The 4th dimension in our case is where the 3D structures including this very Universe combine and exist within changing time frames. 4D structures can’t exist within 3D ones but 3D structures can exist in a 4D just like your drawings exist within that flat paper as lines and points but couldn’t exist in our 3D world by itself. Extra dimensions work the same, like a Matryoshka doll that loses and or gains properties the further you go.
Image: 3D projection of a tesseract undergoing a simple rotation in four dimensional space.
In mathematical physics, Minkowski space or Minkowski spacetime (named after the mathematician Hermann Minkowski) is the mathematical space setting in which Einstein’s theory of special relativity is most conveniently formulated. In this setting the three ordinary dimensions of space are combined with a single dimension of time to form a four-dimensional manifold for representing a spacetime. [**]
In physics, spacetime (also space–time, space time or space–time continuum) is any mathematical model that combines space and time into a single continuum. Spacetime is usually interpreted with space as existing in three dimensions and time playing the role of a fourth dimension that is of a different sort from the spatial dimensions. From a Euclidean space perspective, the universe has three dimensions of space and one of time. By combining space and time into a single manifold, physicists have significantly simplified a large number of physical theories, as well as described in a more uniform way the workings of the universe at both the supergalactic and subatomic levels. [**]
But my favorite explanation of extra dimensions in general is Carl Sagan’s version. His version was based on Flatland: A Romance of Many Dimensions which is an 1884 satirical short story by Edwin Abbott Abbott:
The story is about a two-dimensional world referred to as Flatland which is occupied by geometric figures. Women are simple line-segments, while men are polygons with various numbers of sides. The narrator is a humble square, a member of the social caste of gentlemen and professionals in a society of geometric figures, who guides us through some of the implications of life in two dimensions. The Square has a dream about a visit to a one-dimensional world (Lineland) which is inhabited by “lustrous points”.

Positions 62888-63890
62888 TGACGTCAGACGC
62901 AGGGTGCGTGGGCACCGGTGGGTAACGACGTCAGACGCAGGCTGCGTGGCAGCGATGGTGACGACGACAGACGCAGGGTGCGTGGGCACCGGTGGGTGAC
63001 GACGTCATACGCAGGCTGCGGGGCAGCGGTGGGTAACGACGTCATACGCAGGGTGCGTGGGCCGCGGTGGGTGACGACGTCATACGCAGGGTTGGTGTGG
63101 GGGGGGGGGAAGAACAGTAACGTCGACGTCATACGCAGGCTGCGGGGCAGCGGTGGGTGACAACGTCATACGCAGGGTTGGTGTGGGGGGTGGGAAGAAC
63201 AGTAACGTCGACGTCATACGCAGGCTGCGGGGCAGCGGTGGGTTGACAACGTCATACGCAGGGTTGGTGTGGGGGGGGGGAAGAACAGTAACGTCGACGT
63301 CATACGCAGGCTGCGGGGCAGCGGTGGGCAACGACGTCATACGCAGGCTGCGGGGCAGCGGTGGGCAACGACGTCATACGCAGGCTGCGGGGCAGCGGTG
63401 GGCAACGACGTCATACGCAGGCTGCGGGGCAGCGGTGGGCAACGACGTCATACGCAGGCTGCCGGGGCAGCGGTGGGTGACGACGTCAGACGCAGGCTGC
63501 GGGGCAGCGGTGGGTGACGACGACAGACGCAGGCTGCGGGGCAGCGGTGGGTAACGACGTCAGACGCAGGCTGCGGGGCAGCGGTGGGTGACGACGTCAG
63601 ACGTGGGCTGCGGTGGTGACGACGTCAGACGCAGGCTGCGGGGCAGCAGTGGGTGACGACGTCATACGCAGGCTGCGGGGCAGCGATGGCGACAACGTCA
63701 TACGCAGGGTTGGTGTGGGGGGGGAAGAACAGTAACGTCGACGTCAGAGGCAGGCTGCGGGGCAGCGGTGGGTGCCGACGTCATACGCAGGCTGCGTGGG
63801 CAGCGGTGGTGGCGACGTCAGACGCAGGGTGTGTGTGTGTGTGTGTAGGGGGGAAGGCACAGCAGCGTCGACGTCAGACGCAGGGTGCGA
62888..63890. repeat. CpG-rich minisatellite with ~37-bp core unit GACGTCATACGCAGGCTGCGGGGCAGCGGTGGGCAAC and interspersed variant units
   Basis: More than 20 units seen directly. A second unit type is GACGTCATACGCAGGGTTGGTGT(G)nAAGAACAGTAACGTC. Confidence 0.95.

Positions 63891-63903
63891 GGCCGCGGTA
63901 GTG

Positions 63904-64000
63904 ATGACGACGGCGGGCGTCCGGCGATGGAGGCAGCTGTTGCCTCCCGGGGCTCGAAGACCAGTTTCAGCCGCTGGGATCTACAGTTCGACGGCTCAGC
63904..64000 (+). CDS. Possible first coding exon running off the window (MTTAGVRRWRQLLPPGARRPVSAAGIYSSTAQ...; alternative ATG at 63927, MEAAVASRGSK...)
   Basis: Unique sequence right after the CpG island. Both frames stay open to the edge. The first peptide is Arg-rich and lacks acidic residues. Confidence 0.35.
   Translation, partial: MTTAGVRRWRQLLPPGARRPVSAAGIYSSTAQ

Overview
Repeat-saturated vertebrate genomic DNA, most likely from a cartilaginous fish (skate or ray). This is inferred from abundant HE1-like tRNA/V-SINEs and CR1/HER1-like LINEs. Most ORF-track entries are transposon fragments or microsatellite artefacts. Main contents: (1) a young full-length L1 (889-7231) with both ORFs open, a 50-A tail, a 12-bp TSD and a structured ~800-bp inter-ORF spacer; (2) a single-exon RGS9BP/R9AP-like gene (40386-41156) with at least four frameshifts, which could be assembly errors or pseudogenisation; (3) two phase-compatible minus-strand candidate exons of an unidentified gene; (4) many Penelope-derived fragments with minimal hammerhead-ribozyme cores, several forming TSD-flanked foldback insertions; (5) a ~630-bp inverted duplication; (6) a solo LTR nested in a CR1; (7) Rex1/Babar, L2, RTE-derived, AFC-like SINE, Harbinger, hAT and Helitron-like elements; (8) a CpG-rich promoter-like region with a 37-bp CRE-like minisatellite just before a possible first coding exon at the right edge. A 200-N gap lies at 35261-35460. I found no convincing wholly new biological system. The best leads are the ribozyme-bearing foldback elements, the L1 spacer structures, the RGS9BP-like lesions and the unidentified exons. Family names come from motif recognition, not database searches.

He attempts to convince the realm’s ignorant monarch of a second dimension but finds that it is essentially impossible to make him see outside of his eternally straight line.
He is then visited by a three-dimensional sphere, which he cannot comprehend until he sees Spaceland for himself. This Sphere (who remains nameless, like all characters in the novella) visits Flatland at the turn of each millennium to introduce a new apostle to the idea of a third dimension in the hopes of eventually educating the population of Flatland of the existence of Spaceland. From the safety of Spaceland, they are able to observe the leaders of Flatland secretly acknowledging the existence of the sphere and prescribing the silencing of anyone found preaching the truth of Spaceland and the third dimension. After this proclamation is made, many witnesses are massacred or imprisoned (according to caste).
After the Square’s mind is opened to new dimensions, he tries to convince the Sphere of the theoretical possibility of the existence of a fourth (and fifth, and sixth …) spatial dimension.
The depiction above is a 4 dimensional figure as represented by 3 dimensional cubes within cubes to visualize how 4th dimensions may work.
Related: Carl Sagan explains extra dimensions